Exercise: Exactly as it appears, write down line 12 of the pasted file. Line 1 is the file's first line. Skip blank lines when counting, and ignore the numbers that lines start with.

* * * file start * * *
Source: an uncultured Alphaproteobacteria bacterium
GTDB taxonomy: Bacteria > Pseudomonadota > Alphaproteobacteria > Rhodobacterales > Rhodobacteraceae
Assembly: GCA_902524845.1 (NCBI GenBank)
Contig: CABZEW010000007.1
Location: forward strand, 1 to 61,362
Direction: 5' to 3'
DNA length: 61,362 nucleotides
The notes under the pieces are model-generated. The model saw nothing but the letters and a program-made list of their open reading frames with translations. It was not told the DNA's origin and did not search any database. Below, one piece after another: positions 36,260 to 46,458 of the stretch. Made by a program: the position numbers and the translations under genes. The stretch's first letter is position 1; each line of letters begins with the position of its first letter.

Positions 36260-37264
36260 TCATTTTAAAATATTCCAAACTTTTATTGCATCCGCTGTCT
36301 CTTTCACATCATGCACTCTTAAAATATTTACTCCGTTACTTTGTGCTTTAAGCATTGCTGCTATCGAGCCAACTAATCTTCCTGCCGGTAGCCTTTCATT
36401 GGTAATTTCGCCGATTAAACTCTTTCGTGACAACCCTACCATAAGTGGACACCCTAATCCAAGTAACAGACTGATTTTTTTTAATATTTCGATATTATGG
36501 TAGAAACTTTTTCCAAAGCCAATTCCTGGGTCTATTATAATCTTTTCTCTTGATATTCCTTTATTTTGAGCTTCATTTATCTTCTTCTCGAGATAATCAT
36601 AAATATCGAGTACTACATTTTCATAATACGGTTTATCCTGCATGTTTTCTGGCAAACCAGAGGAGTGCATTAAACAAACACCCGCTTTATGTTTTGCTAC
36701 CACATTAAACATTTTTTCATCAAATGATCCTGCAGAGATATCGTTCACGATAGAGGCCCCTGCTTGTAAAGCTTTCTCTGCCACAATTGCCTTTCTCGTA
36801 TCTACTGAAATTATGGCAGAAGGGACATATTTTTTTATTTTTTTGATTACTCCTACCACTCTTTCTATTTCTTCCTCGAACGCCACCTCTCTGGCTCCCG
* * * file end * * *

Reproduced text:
36401 GGTAATTTCGCCGATTAAACTCTTTCGTGACAACCCTACCATAAGTGGACACCCTAATCCAAGTAACAGACTGATTTTTTTTAATATTTCGATATTATGG